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Waiting for construction industry to recover

October 8, 2011

The recession officially ended more than two years ago. But the number of local construction jobs is still down 27 percent from 2007 levels. Will the industry ever feel relief?

Kyle Anderson is bearish. Construction was the industry hit hardest by the recession, and it likely will be the last to come back, said the professor of business economics at the Indiana University Kelley School of Business in Indianapolis.

“I just don’t see any bright spots for the construction industry,” Anderson said. “The message might be that the worst is over. But the recovery will be very slow.”

However, Ross Reller, who heads up land brokerage in the Indianapolis office of Seattle-based Colliers International, is more optimistic: “We’re already seeing signs of recovery in central Indiana.”

On the next page, others in the trenches share their predictions for when the construction market will revive and what to look for in early signals.

Residential

After a long contraction, homebuilding appears to be on the verge of a slow recovery, said Steve Lains, CEO of the Builders Association of Greater Indianapolis.

He projects that this year will end up fairly flat in terms of single-family housing permits issued, at about 3,700. Permits in August, the latest month for which figures are available, spiked 23 percent over the previous August, but year-to-date totals trail last year.

Anderson agreed, saying, “It’s still pretty weak. I don’t see anything too great going on for quite some time. Home prices aren’t going up.”

Lains expects permits issued to tick up to 4,300 or so next year. That’s still a far cry from the 8,000-10,000 he thinks the market can bear given the number of household formations, interest rates and the availability of loans. But that target will take years to reach—2015 at the earliest, he predicted.

However, gradual growth isn’t such a bad thing, he said. A sudden spike would create challenges for materials and labor markets. Manufacturers have scaled back in response to weaker demand and might have trouble ramping up quickly, he cautioned.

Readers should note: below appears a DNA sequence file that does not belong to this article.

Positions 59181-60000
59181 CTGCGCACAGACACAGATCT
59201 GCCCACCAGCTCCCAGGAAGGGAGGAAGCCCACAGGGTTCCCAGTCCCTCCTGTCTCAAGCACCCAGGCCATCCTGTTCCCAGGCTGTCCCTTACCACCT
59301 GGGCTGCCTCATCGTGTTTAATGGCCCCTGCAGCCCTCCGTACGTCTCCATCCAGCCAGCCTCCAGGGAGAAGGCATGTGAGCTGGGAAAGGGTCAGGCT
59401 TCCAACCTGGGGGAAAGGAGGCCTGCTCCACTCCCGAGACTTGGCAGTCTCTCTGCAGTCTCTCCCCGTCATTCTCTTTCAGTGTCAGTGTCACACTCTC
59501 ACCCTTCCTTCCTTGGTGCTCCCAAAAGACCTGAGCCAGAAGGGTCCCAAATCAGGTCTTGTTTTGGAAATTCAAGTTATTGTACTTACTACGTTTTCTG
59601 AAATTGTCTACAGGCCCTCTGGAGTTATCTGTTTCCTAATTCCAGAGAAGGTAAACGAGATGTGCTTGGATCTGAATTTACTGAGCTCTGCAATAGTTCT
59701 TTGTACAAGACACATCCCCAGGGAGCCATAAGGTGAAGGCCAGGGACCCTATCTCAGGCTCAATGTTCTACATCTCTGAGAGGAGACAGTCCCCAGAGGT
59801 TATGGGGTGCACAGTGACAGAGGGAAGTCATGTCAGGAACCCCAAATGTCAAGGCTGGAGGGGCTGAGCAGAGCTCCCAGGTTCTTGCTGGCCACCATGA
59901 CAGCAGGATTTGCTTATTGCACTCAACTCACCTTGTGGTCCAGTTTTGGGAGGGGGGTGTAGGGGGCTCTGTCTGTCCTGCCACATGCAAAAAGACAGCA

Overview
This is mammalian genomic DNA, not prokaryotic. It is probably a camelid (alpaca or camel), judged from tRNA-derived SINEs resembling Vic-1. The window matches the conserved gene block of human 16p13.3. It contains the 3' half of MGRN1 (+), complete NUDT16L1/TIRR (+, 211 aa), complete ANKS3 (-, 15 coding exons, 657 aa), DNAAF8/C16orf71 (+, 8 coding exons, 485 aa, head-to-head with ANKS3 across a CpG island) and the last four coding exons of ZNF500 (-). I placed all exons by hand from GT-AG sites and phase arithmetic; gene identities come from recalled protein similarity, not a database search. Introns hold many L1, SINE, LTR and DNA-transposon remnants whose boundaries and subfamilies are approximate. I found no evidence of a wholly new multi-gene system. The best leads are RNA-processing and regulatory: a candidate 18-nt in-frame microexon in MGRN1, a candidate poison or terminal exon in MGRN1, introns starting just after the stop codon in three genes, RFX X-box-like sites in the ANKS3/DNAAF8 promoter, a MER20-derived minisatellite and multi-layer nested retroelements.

And the metro area has lost 25,000 residential construction jobs since 2005, when a dazzling 13,000 housing permits were issued. The recession also cost BAGI about half of its builder and supplier members.

Over the past couple of years, buyers have purchased most of the model and speculative homes and other fresh inventory in all price points. And most of the remaining foreclosed-upon homes are fixer-uppers that would hold minimal appeal for the typical new-home buyer, Lains said.

“If we can keep spurring that investment and interest, we’re all going to come out of this sooner rather than later,” he said.

The clearest sign that housing construction is rebounding will be month-to-month increases in the number of housing construction permits issued, Lains said. Then there will be more obvious signs: Raw ground being replaced by streets, sidewalks and building pads.

“We’ll need to see dirt starting to turn to know we’re moving in the right direction,” he said.

Multifamily

The collapse of residential construction helped the apartment market, said George Tikijian, principal broker of Tikijian Associates, which specializes in multifamily housing.

constructionHe predicts that 3,000 units will open locally this year, with an equal number breaking ground. And another 4,000 units are on the drawing board.

Downtown is especially active, with projects such as the 320-unit CityWay under construction. The student housing segment also is strong, he said, noting that the 180-unit The Avenue is slated to open near IUPUI next spring.

Although lenders shied away from apartment projects during the recession, they are now participating in deals with developers who have solid track records and significant equity.

“When it comes to real estate, [financial institutions] see somewhat of a safe harbor in rental housing,” said John Hart Jr., president of J.C. Hart Co., a Carmel-based apartment developer.

Hart’s company has more than 650 units under construction in Carmel, Westfield and Lawrence. And rents are rising 3 percent to 4 percent a year.

About three-quarters of young adults ages 24-32 rent, Hart said. And more empty-nesters are opting for apartments. Then there are folks who would like to buy but cannot qualify for a mortgage, or have lost a home to foreclosure.

There is no end in sight, Hart said. The number of seniors in high school is at an all-time high, and many young people who are unemployed are building demand that will break loose once they find jobs.

“We expect to continue to see a pretty vibrant rental market for several years to come,” Hart said.

Commercial

For now, it’s all quiet on the commercial front. Virtually no significant commercial buildings are under way in the Indianapolis area.

As they await the return of commercial construction activity, general contractors like Indianapolis-based Shiel Sexton Co. Inc. are diversifying. The company has shifted much of its focus to government work and found a new market in renewable-energy projects, said John Andrews, vice president of marketing. For example, Shiel Sexton just installed $72 million in solar panels at the Major Gen. Emmitt J. Bean Center at the former Fort Benjamin Harrison.